Tuesday, August 24, 2010

Sports Report: Pros Are Back

Katja with Roger et al.

Dear George,

The pros have been in town for the last two weeks and we’ve been infected with our annual bout of tennis fever. It’s always amazing, but this year was especially significant because they upgraded the women’s tournament to a world-class event. Venus and Serena Williams were out with injuries, but the rest of the top-ranking women played the tournament, as did virtually all of the top-ranked men (Nadal, Federer, Djokovic, etc.). Thanks to gift seats from our tennis pals Paula D and Tom J, we got to see a lot of good matches.

Maria Sharapova serving to Clijsters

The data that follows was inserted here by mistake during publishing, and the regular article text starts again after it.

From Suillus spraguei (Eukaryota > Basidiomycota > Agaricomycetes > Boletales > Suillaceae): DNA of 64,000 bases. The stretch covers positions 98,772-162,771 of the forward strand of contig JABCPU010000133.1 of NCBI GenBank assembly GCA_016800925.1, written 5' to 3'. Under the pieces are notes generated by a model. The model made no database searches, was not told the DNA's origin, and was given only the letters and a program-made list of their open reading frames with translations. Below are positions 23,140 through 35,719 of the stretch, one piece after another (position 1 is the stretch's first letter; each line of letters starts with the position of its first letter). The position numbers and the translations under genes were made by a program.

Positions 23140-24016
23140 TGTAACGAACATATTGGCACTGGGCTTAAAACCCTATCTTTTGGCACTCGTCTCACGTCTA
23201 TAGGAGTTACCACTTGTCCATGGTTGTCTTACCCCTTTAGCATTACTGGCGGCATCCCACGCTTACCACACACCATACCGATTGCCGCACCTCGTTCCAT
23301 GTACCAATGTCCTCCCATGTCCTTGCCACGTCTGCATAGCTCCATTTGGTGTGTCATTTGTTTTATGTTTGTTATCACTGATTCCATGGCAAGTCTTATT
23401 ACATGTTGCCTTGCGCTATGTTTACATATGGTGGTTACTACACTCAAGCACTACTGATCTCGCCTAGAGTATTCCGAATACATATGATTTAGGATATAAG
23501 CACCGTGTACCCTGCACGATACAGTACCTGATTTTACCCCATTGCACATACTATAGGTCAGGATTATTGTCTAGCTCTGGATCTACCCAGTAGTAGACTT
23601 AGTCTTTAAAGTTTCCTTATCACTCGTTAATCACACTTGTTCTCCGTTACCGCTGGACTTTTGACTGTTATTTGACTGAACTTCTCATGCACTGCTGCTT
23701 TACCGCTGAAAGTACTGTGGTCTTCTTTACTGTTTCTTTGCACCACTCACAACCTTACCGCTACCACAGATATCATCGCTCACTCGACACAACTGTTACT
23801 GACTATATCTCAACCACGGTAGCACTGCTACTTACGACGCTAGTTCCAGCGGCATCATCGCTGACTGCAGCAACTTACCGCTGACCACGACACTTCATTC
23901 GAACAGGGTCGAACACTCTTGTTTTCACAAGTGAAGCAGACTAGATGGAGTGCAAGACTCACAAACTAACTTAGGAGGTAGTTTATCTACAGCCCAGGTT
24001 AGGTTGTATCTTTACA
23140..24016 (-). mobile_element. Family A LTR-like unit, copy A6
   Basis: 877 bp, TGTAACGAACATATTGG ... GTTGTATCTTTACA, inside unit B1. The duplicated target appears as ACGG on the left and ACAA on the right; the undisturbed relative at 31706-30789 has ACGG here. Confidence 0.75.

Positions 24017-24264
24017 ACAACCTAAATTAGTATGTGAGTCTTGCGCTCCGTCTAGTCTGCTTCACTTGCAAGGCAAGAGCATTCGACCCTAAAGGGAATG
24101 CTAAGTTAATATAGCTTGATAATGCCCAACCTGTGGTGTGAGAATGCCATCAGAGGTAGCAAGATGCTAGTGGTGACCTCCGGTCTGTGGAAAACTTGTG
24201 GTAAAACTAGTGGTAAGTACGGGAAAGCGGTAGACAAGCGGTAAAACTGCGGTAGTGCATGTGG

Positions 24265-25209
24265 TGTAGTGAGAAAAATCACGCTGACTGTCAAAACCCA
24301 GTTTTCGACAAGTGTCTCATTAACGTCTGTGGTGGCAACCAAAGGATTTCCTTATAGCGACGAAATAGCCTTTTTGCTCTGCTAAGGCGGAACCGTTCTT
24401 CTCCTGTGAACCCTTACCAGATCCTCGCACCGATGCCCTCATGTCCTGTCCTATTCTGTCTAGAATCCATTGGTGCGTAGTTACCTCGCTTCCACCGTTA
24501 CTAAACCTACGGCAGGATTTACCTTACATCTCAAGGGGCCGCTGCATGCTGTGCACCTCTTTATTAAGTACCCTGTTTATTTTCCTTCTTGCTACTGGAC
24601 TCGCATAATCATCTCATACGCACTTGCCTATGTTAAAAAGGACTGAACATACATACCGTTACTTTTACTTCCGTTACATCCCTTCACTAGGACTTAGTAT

The women’s final was on Sunday, Aug. 15, and featured two players that we’ve followed for a long time, Maria Sharapova and Kim Clijsters. Katja was rooting for Sharapova who we’d watched win Wimbledon in 2004 and the US Open in 2006. She’s an imposing 6 feet 2 inches tall and hits with corresponding power. A former world No. 1, Sharapova had shoulder surgery two years ago, and her ranking fell to No. 126. so there’s a lot of drama attached to her ongoing comeback. Kim Clijsters too has a newsworthy history. Also a former No. 1 ranked player, Clijsters retired in 2007 to start a family. She began her comeback last year and promptly became the first mom to win a Grand Slam tournament. Sharapova dominated the first set and was on the verge of winning the match when the rain clouds began moving in. She had three match points in a row, but just as Clijsters managed to bring the score back to deuce, the rain started falling and the match was suspended. We thought that was lousy luck. All Sharapova had needed was one more point. We browsed around in the merchandise tent for a while, but, as the rain continued, we decided to go home, confident that the match was all but over. They started again 73 minutes later, and we watched the rest on TV. Wouldn’t you know, Clijsters came back to win the second set and then close out the match in the third.